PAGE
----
The glow of harvest
KENYON — As Kenyon began to wind down Monday evening and downtown was nearly deserted, a farmer drove his grain truck up to the Central Valley Cooperative elevator on the east side of town.
Steam pouring out of the top glowed red under the glare of the lights. The grain bins are the tallest structures in Kenyon, as they are in many farm towns.
On that evening, the farmer would be one of a long line of farmers who would bring corn to the elevator during the day and up to midnight. Many would sell the grain. The elevator would dry up to 6,300 bushels of it an hour and ship it out to an Iowa ethanol plant or to foreign markets.
Others pay to have their grain stored in hopes that prices rise later and offset cost of storage. Or they would pay to have the grain dried and bring it back to feed cattle.
During the busiest part of the harvest, CVC was open 24/7; it closes for a few hours each night. On the busiest day last week, about 200 loads were brought in, said Terry Meyer of Kenyon, who works the night shift with Todd Nimon of Red Wing. Loads can be up to 1,000 bushels, but it takes a lot of them to fill the 2.5-million bushel capacity. That’s about 12,500 acres of corn.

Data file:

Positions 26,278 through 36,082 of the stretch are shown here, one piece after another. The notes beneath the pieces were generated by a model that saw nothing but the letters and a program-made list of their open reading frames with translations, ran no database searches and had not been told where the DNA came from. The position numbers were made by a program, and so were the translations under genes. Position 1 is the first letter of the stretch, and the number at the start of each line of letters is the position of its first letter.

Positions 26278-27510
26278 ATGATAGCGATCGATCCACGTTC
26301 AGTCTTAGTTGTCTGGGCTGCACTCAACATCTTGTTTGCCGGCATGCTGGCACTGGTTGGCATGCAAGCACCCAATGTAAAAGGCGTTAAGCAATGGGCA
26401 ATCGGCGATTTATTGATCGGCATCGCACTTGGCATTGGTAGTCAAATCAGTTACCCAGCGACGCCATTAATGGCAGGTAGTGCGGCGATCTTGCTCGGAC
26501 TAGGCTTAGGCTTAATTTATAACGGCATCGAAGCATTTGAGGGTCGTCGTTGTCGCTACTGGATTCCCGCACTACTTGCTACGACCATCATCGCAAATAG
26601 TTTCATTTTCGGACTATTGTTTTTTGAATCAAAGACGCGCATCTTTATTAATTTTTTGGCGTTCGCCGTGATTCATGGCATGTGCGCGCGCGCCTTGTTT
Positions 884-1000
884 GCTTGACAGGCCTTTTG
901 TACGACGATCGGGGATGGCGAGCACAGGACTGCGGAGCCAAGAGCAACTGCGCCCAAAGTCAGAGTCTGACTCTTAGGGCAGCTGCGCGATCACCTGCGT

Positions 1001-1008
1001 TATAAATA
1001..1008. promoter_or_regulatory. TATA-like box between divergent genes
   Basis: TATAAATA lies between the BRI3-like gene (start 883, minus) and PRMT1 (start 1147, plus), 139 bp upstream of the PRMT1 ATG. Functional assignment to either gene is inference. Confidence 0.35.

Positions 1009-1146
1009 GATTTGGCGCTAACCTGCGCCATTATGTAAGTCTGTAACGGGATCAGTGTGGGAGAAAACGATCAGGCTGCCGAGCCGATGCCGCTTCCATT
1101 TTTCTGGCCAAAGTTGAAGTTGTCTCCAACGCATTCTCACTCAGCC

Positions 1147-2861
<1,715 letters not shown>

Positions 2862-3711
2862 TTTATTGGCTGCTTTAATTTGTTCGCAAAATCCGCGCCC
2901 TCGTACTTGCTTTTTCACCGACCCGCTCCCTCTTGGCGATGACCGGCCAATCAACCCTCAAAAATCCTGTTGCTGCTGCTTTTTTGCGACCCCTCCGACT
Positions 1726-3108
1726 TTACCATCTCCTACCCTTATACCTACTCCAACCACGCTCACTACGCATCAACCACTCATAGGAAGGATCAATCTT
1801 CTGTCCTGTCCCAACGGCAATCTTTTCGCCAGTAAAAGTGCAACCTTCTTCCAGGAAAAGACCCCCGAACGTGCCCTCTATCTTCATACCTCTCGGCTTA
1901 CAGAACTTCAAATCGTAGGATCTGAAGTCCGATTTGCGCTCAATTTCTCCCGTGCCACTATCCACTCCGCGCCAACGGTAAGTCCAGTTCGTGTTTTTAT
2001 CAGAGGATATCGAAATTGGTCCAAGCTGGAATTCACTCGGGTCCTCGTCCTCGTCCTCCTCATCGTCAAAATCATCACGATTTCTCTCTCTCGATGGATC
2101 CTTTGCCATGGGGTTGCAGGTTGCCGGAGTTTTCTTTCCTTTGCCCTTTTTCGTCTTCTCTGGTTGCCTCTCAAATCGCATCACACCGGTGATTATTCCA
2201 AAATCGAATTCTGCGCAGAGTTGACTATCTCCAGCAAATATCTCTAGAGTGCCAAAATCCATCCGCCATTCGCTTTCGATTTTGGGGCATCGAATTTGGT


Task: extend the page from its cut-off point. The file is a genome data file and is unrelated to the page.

When a truck comes in, it follows a precise, almost choreographed ritual, Meyer said. He usually recognizes farmers by sight and starts a new slip. The truck is weighed and he lowers an arm into the grain to grab a sample. As the farmer drives to unload the grain, Meyer or Nimon checks the sample for moisture, weight and if it has too many broken kernels or other debris. If there’s more than 3 percent, there is a deduction.
Farmers drive to a new unloading area, dump the grain and return so the truck can be reweighed to know how much grain came in. Then they drive off.
The ritual can take five minutes.
Meyer said things can get chaotic at times when trucks stack up. He survives on Mountain Dew and cookies. "It’s not the most nutritious diet on the night shift," he said. And he can’t hunt or fish, two of his hobbies.
But he likes it. He knows most by sight and while he doesn’t work the long hours of farmers, he puts in a lot of time. And he sees his work as part of the much wider agricultural system that goes beyond the farm. Other elevators will sell seed, chemicals or do other jobs to support farmer.
"It’s not the most glamorous job," he said. "But it’s close to home and I like the guys I work with." And he helps farmers move their grain.
Near 10 p.m., only one young woman was walking downtown, talking on her cell phone. But on the east side of town, glowing red steam still rose and more farmers brought grain to the elevator.
Staff writer John Weiss travels the region’s back roads looking for people, places and things of interest for this column. If you have ideas, call him at (507) 285-7749 or e-mail him at email@example.com.